Global Makers: Goat Milk Soap from Apple Road Nubians

Global Makers: Goat Milk Soap from Apple Road Nubians

Back in 2013, when we were planning our cross-Canadian road trip, we decided to reach out to WWOOF (World Wide Opportunities on Organic Farms) hosts as a way to save money, learn useful farming skills, and engage with local communities. The WWOOF listing for Apple Road Nubians just outside of Wakefield, Quebec, was particularly intriguing—learning about goats was high on my WWOOF checklist, and farmer Wiebke Martin’s post included the words “MUST LOVE GOATS” and several pictures of her adorable, floppy-eared animals.

I contacted her immediately, and within a few days, we had arranged a stay with Wiebke, her family, and her herd later that summer. It was definitely one of our most memorable WWOOF gigs, and to this day we can’t see a Nubian without thinking fondly of our time at Apple Road Nubians.

Wiebke began making and selling her own goat milk soap the year after our stay. As a recent convert to goat milk soap, a few weeks ago I decided to ask her a few questions about this wonderfully natural product and the animals that help make it happen.


1. When did you start working with goats?

My first goat, Tessie, was bought for $50 when I was a teenager. We lived in Wakefield, Quebec, and I had to acquire a dog license for her. I was hooked immediately. She will always be dear to me.

I now live on a farm just north of Wakefield with about 60 registered Nubians. My girls are all milked by hand and treated like the lovely individuals they are. It’s a lot of work, but they are my passion and worth the effort.

 

2. How did your goat milk soap business start?

I started making goat milk soaps at Apple Road Nubians in 2014. At the time, it was not an interest of mine, but when my farm and goats were at risk due to financial pressure, I took a closer look at this option for supplemental income.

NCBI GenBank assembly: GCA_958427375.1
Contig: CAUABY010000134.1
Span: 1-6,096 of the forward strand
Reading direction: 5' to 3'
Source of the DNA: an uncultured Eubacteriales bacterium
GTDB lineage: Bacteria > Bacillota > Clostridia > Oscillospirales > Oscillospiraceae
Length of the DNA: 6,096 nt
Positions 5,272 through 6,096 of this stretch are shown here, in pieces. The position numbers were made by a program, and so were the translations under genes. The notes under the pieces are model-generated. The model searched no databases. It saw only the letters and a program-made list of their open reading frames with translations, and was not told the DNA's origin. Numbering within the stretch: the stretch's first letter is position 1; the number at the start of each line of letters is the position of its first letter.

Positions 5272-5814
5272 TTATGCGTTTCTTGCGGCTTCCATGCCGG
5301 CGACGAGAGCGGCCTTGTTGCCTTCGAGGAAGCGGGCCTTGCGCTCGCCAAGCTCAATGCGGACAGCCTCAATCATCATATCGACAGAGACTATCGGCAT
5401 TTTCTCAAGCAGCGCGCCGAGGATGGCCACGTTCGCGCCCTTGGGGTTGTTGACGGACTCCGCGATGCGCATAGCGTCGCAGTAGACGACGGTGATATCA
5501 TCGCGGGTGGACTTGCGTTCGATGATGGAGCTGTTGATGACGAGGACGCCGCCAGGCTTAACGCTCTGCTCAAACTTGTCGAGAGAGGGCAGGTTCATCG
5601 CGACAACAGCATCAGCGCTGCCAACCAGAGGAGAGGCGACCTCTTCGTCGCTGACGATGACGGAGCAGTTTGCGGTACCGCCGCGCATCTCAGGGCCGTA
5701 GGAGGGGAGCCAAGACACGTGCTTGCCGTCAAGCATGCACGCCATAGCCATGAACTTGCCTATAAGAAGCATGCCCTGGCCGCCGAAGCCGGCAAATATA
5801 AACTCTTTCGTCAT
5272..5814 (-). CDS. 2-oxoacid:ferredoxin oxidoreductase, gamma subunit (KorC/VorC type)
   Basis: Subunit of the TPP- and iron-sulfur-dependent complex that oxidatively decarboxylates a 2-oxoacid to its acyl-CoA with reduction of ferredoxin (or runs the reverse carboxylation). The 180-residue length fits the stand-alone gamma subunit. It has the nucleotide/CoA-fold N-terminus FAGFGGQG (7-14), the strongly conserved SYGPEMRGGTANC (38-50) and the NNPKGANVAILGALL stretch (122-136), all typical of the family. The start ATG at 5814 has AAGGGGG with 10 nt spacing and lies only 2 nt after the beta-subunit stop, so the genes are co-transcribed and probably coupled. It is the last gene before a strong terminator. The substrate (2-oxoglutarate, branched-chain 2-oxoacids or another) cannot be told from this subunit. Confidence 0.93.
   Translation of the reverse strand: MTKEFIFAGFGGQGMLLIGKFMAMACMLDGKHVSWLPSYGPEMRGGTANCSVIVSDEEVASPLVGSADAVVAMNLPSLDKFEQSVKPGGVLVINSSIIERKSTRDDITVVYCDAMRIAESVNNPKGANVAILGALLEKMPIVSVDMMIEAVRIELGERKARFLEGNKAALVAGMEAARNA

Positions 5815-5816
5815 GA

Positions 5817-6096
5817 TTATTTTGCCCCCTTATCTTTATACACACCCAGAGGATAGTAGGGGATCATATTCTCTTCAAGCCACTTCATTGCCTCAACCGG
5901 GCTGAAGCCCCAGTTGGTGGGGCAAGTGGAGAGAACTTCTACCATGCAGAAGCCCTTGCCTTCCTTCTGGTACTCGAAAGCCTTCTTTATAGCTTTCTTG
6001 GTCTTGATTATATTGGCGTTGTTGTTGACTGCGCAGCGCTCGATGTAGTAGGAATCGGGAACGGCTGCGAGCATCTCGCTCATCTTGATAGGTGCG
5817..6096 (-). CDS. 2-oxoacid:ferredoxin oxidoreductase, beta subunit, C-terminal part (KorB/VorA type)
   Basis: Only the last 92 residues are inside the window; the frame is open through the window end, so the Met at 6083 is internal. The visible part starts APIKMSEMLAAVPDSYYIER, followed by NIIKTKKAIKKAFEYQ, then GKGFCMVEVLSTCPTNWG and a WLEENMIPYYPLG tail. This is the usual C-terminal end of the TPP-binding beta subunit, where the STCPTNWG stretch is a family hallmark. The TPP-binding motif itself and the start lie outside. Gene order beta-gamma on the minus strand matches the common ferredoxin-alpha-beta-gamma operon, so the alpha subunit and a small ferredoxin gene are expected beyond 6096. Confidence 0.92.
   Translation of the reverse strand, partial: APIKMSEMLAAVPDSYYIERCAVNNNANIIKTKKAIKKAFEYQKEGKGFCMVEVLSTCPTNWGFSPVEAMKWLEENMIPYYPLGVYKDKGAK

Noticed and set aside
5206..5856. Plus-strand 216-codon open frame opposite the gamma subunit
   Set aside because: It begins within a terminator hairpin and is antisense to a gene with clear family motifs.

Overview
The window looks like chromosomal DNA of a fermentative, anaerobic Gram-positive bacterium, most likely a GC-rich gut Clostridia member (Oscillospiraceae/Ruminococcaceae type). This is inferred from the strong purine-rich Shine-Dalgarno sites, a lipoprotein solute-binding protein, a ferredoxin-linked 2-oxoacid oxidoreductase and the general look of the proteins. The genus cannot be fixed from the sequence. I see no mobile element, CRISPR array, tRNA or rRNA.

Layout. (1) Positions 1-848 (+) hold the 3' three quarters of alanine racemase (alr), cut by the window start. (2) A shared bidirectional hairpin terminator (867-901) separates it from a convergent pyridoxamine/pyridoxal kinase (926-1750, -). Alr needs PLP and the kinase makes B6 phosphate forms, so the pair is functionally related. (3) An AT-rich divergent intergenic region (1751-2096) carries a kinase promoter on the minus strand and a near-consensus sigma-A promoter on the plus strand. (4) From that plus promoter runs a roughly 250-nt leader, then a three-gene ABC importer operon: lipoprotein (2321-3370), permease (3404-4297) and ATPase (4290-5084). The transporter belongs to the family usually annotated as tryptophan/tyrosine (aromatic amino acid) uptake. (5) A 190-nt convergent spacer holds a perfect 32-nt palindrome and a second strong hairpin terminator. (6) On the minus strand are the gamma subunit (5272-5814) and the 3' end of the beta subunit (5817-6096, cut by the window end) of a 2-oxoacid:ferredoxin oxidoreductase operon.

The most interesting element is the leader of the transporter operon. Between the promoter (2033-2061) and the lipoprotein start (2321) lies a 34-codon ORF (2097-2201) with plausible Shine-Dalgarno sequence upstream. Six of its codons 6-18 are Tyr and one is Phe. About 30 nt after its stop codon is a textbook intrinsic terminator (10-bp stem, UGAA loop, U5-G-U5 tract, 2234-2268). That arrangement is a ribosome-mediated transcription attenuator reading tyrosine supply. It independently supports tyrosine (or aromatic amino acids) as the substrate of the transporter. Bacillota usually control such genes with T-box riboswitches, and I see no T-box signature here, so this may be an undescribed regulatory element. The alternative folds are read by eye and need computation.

Because so many people make soap, I knew I had to come up with something special. My soaps are made with all-natural colors, carrier and essential oils, exfoliates, and raw materials. I use the best conditioning oils and butters to create a high-quality bar of soap. I also design some "scenery" soaps, which have been a real hit.

To my surprise, I love soaping! Waking up to cut open a mold of scenery design soap is always exciting—each one is unique and beautiful. The feedback has been fantastic… and best of all, I still have the farm.

3. What are the benefits of goat milk soap compared to store-bought soap?

Like high-quality butters and oils, goat milk is highly beneficial for our skin. Additionally, most commercial "soaps" are not actually soaps, but detergents. During the saponification process (when sodium hydroxide is combined with milk or water to create the soap byproduct), glycerin is produced. Glycerin makes your skin smooth, and keeps it moist. Most commercial companies remove the glycerin and sell it as lotion additives. Homemade goat milk soap retains this glycerin.


4. What scents/varieties do you offer?

I have about 12 varieties.

“Spanish Castile" is made 100% from olive oil, so it’s very conditioning and smooth. "Remedy" has tea tree and eucalyptus essential oils, which help relieve athlete’s foot, eczema, and psoriasis. "Orange euphoria," with a beautiful sweet orange essential oil, is an excellent antibacterial and conditioning soap. "Gardeners" peppermint soap has a super fine pumice to remove the toughest dirt and mechanic oils. Others are Lavender, Calendula Ylang-Ylang, Chamomile, Plain (loaded with shea butter), Cilantro Lemongrass, "Cabin" (a woodsy soap), Patchouli, Rose, Rose-Geranium, and seasonal specials.

 

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To learn more about Wiebke and her soaps, check out her recent interview on CTV Ottawa.

Wiebke sells most of her soap locally, as shipping (even within Canada) is quite cost prohibitive right now. I highly recommend Wakefield, Quebec, as a beautiful place to visit…

But if a trip to Canada isn’t in your future, please pick up a bar of goat milk soap from your neighborhood food co-op or local organic goat farmer. You’ll never go back to store-bought soap!

Read 4212 times Last modified on Friday, 21 October 2016 07:09
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About Author

Website: slowlyglobal.blogspot.com/

Jen and her partner recently spent three years traveling the world, volunteering on organic farms for a good portion of that time. Wanderlust fulfilled (for now, anyway), the couple currently resides in Southern Oregon where Jen continues to study sustainable farming practices in prep for their future farm. Follow their ongoing journey at http://slowlyglobal.blogspot.com.